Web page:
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Micromanagement is a management approach where a manager takes a very hands-on approach with employees and exerts a great deal of control over their work. It is often considered a form of mismanagement, as it can be very demoralizing for employees, and they may not perform at their best when under pressure as a result of micromanagement techniques. There are a number of tactics managers can use to avoid this technique, and employers may screen management personnel to find individuals who are most likely to provide a more appropriate management approach.
In micromanagement, the manager closely observes employees. She may physically observe them by circling the floor and watching what they do. In addition, she may monitor their activities in other ways, such as by requesting frequent reports, using logging software on computers, or observing employees through cameras in the workplace. She often makes sure employees know they are under observation and may use it as an intimidation tactic.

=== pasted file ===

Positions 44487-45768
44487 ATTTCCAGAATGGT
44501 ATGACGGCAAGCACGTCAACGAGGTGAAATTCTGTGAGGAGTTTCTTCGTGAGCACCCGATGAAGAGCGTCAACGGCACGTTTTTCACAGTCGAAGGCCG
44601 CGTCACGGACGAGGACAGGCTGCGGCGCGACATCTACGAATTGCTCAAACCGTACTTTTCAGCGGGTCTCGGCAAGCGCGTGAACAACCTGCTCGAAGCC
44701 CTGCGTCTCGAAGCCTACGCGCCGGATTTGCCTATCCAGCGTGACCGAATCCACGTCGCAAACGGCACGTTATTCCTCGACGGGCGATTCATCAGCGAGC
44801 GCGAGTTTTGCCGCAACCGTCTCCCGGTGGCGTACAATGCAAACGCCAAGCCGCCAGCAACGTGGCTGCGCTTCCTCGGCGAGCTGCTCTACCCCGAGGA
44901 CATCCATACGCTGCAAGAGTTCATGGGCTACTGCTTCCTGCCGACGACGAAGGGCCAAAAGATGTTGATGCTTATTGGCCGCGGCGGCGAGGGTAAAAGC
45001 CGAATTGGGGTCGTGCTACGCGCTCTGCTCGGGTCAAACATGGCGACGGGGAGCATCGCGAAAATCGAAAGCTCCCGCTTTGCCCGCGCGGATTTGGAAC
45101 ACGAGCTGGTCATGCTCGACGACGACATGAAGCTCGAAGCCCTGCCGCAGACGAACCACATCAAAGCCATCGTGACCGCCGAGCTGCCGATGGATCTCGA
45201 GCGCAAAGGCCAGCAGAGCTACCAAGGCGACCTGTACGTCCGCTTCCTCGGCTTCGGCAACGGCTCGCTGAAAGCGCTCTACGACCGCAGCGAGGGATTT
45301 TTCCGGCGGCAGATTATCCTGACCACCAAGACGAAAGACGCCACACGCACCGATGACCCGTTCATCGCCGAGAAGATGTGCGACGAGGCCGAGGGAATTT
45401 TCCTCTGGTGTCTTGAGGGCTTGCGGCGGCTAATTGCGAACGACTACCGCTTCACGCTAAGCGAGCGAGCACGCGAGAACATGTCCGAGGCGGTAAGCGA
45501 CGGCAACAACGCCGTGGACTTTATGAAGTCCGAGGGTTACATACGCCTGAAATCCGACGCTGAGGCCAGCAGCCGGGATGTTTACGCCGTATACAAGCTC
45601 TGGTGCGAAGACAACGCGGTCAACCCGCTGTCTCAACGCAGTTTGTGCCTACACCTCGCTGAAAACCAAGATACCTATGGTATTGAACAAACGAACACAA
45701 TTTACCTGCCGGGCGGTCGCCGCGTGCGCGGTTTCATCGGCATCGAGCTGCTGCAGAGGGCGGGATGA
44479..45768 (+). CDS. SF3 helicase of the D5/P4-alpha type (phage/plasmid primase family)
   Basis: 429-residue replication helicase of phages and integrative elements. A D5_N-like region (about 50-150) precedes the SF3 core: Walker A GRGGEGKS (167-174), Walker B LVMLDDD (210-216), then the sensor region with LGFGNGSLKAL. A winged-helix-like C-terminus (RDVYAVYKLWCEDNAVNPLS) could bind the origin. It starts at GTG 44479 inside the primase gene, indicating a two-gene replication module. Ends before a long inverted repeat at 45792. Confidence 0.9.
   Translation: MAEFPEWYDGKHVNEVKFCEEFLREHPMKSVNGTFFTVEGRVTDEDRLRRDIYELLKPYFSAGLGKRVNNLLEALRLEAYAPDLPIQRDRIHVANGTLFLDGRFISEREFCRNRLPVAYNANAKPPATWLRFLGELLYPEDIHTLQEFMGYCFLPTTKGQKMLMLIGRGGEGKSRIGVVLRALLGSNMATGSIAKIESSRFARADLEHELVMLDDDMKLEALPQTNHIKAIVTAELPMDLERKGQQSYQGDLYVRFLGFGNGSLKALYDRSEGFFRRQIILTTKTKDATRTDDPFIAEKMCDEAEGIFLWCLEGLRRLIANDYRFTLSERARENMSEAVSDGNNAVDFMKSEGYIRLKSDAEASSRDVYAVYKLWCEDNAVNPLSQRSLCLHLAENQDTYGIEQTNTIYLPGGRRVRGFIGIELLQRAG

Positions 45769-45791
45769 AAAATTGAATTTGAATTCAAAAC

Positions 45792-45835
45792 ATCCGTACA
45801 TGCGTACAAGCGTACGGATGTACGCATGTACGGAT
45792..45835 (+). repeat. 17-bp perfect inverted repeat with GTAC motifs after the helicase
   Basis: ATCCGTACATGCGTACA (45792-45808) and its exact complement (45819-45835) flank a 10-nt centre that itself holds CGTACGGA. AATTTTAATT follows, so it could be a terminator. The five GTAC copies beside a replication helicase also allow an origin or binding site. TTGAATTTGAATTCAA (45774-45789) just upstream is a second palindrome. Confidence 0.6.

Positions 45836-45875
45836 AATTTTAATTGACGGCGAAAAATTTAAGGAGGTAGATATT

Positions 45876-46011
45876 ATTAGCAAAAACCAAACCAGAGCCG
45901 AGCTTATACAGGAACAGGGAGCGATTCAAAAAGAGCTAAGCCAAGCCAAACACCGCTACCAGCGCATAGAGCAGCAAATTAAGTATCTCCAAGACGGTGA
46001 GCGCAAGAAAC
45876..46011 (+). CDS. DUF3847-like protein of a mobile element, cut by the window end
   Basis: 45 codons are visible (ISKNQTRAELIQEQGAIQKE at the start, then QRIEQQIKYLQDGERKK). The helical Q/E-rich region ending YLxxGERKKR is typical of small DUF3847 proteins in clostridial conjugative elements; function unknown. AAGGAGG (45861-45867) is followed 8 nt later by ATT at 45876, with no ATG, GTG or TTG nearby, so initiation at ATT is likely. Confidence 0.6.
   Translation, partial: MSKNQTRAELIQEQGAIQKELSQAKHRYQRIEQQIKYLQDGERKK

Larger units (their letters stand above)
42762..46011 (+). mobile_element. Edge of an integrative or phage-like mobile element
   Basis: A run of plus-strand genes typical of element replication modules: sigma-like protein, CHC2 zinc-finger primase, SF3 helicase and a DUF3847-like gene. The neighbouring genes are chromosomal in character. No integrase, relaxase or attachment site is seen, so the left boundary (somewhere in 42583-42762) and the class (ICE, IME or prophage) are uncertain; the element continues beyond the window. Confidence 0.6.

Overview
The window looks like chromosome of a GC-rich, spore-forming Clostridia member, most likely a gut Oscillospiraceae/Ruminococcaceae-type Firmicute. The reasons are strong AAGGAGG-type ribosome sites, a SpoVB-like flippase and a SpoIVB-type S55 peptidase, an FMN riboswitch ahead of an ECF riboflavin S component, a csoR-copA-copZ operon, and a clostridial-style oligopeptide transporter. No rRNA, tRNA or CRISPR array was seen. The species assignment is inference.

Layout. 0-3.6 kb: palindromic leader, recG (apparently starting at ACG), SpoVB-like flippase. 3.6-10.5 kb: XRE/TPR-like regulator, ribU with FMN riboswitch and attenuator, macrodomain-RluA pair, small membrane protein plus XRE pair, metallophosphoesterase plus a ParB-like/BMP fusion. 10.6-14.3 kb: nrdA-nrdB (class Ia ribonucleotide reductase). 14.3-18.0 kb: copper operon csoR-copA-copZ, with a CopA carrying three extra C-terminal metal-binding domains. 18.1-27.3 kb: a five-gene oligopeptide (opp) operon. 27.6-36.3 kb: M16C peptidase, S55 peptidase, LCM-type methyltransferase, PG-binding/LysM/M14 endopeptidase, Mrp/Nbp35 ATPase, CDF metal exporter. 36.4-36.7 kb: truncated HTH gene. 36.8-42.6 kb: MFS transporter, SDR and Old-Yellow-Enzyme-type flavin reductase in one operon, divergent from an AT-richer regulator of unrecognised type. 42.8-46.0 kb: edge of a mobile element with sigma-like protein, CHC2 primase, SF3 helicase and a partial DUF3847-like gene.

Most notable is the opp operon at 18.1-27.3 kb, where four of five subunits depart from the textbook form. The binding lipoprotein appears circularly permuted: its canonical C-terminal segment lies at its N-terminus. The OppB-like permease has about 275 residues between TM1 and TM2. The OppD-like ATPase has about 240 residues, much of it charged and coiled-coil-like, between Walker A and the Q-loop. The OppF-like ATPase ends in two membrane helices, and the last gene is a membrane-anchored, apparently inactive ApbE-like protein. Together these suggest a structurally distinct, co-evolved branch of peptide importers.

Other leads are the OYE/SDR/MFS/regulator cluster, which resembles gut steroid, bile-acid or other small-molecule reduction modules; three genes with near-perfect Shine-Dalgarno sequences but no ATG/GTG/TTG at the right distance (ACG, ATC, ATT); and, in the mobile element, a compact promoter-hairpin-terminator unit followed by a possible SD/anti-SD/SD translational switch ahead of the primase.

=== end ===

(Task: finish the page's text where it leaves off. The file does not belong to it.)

A controlling aspect is also present. Micromanagers may constantly request changes, indicate that an employee is not good enough, and place heavy demands on employee time and resources. Some micromanagement tactics can be more passive aggressive, such as repeatedly returning a project because it doesn't satisfy the manager's standards, without providing information about those standards so the employee can improve.
Employees have little chance to grow with their limited independence under micromanagement. This can result in making mistakes or being careless on the job, in addition to developing resentment for the manager and the workplace. If human resources personnel do not identify the problem, employees may complain, or could skip that step entirely and quit. Active intervention from human resources representatives is important, although it should not inadvertently fall into micromanagement of its own; constant check-ins from someone in human resources can be demoralizing for a manager.
There are a variety of management techniques appropriate for a range of workplaces. If an employee appears to be micromanaging, it may be helpful to provide education in the form of books, a management course or workshop, or counseling from a more experienced manager with a more appropriate management style. Some micromanagers may experience anxiety or other mental health issues that play out in the way they interact with employees. Access to treatment could help them address qualities like perfectionism and controlling tendencies so they can take on a more relaxed attitude with the employees they supervise.